Genre: Crime/Mystery/Drama Director: Rob Cohen Cast: Tyler Perry, Matthew Fox, Rachel Nichols, Jean Reno, Rachel Nichols, Giancarlo Esposito, John C. McGinley, Cicely Tyson, Chad Lindberg, Carmen Ejogo Runtime: 1 hr 41 mins Rating: NC16 (Violence and Sexual Scene) Released By: Cathay-Keris Films Official Website: -
Opening Day: 29 November 2012
Synopsis: After Washington DC detective Alex Cross is told that a family member has been murdered, he vows to track down the killer. He soon discovers that she was not his first victim and that things are not what they seem.
‘Alex Cross’ was supposed to do two things – one, relaunch the film franchise of the popular series of detective novels by James Patterson that had the titular character as the protagonist; and two, re-establish Tyler Perry as a serious dramatic actor outside of his ‘Madea’ films. By the end of director Rob Cohen’s film however, this cop thriller would probably have done neither – though the fault is neither Perry’s nor the source novel ‘Cross’ on which the movie is only purportedly based.
First things first, you probably should know why the pudgy yet imposingly scaled Perry got the leading role – after all, he doesn’t possess the stateliness of say Morgan Freeman (who played the last screen incarnation of the Alex Cross character in ‘Along Came A Spider’ and ‘Kiss the Girls’) nor the athleticism of probably half the African-American actors out there. But the stage actor known for his plays proved over the last five years that he is easily one of the few African-American actors who can open a film on his own – hence the decision for him to headline this franchise reboot.
Out of his signature drag character’s wig and sensible shoes, Perry acquits himself reasonably well enough as the forensic psychologist cum homicide detective. Earnest and likeable, he wins you over enough during the sweet emotional scenes at the beginning with his wife Maria (Carmen Ejojo), righteous mother ‘Nana’ (Cicely Tyson) and two young kids to fill you with ire when Maria is killed. His subsequent transformation into a ‘cop in a rage’ is also surprisingly convincing – and even manages to prove himself in the few scenes his character has to exercise his brawn rather than his brains.
Pity then that his screenwriters Marc Moss and Kerry Williamson do him a disservice by taking too much creative liberties with Patterson’s story, turning a straight-up cop story into a revenge melodrama. So while the villain is still a sadistic killer that goes occasionally by the name of ‘The Butcher’, he is more often known as Picasso (played by Matthew Fox of ‘Lost’), a rogue ex-military type that now works as an assassin for hire and has an odd penchant for leaving clues in the form of charcoal drawings on paper. The problem isn’t so much how Picasso has been made to be, but in the intertwining of Cross’ and Picasso’s characters.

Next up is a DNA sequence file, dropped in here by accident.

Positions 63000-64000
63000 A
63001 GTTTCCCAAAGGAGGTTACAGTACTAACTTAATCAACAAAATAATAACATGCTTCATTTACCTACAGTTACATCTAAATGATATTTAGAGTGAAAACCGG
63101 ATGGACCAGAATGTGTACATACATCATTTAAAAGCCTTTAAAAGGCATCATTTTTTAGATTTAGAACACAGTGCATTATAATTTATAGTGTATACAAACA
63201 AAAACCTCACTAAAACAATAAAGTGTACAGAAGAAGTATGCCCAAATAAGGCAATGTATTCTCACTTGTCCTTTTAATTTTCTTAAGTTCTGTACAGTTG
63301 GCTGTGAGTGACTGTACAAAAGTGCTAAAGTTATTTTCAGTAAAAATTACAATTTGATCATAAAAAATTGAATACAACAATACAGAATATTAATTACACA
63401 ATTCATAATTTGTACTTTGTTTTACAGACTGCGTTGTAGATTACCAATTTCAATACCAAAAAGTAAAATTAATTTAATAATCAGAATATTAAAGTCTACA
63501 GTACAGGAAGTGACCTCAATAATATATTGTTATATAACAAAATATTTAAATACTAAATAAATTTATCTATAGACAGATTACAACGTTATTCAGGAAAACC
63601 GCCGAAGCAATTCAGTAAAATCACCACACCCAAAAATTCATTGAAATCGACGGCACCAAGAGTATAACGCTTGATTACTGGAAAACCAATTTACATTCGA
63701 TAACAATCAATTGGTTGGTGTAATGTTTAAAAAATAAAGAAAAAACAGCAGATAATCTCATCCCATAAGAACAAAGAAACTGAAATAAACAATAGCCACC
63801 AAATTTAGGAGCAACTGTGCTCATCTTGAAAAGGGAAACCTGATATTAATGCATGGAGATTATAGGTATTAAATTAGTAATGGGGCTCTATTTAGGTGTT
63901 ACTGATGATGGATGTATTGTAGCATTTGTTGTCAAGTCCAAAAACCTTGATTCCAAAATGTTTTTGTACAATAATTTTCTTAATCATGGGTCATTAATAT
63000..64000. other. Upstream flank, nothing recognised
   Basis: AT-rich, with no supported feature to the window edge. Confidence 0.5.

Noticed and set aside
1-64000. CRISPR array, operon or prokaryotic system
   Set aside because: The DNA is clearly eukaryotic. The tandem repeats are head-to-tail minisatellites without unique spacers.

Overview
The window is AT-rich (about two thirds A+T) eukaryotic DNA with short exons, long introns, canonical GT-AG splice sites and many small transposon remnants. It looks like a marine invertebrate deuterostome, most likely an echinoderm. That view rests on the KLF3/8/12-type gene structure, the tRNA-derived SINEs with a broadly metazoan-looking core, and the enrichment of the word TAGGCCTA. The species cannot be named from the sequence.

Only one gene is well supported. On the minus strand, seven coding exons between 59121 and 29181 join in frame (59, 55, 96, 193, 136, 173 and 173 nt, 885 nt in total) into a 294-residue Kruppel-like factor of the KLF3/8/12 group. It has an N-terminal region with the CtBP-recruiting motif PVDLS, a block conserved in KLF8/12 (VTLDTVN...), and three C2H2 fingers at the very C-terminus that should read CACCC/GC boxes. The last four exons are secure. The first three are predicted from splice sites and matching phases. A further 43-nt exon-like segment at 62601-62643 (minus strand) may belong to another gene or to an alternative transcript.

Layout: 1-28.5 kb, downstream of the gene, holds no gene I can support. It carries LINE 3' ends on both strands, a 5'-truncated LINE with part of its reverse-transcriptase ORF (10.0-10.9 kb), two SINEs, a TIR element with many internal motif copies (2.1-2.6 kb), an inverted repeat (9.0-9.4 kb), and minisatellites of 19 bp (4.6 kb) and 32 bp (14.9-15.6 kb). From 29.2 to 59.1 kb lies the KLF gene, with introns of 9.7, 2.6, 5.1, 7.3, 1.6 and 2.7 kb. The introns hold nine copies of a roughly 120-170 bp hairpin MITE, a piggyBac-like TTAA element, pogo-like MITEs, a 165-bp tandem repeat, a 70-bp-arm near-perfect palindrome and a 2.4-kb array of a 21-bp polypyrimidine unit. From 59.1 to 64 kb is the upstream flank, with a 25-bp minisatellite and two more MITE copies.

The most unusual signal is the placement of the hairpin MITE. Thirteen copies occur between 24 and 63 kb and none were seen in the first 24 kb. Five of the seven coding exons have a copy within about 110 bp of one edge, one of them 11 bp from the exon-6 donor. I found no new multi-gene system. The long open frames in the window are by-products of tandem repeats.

Midway through the movie, Picasso gets pissed at Cross’ and his partner Tommy Kane’s (Edward Burns) interference, so he assassinates Maria and tortures Tommy’s girlfriend Alison (Rachel Nichols) to death. That is supposed to mark a turning point for the story, where both Cross and Kane put aside their badges and pursue Picasso in vengeful vigilante style. Notwithstanding that Cross was never meant to be the kind of hero that saws off a shotgun and goes after Picasso outside the law, what becomes of Cross is too mild as a cop on fire and yet too impulsive to be the Cross whom fans of the books have come to love.
In contrast to Cross’ character dilemma, Picasso is much more intriguingly sketched out – though the lack of details of his past is a frustrating omission. With feral intensity, the physically transformed Fox, complete with shaved head and sinewy physique, invests much more in his character than the script does, and is always riveting to watch. Faint-hearted viewers should take note that the murders do get surprisingly grisly, especially when coupled with the images of torture. Perry’s warm demeanour and Fox’s cold-hearted nature complement each other perfectly – and one only hoped that their cat and mouse game could be more exciting.
A veteran of action movies like ‘Fast and Furious’ and ‘xXx’, Cohen does his movie no favours by shooting the climax in close-ups with shakycam, so much so that what thrills which could be had are significantly diminished. More successful is an earlier sequence that sees Picasso staging an assassination attempt atop a commuter train, harking back to the type of big action that Cohen is probably more comfortable with. Too much dialogue has obviously dulled the man, and the scenes with exposition move too languidly that they undercut the tension that is meant to fill the movie.
Yet despite its numerous flaws, not all is lost – there is still a modicum of excitement generated from the cop-killer hunt; both Perry and Fox are solid in their respective roles; and the action in parts is moderately rousing. Still this prequel to Cross’ D.C. days – hence the Detroit locale in which the movie is based – needs to be more in order to launch a new Alex Cross franchise or for that matter a Tyler Perry one. As it is, it ain’t nearly smart nor intriguing enough to be both – but you’d probably already guessed as much from a movie that uses as cheesy a tagline as ‘don’t ever cross Alex Cross’.
(Not quite the franchise starter it is meant to be, this Alex Cross reboot is just serviceable despite a good turn by Tyler Perry and an even more memorable villainous performance by Matthew Fox)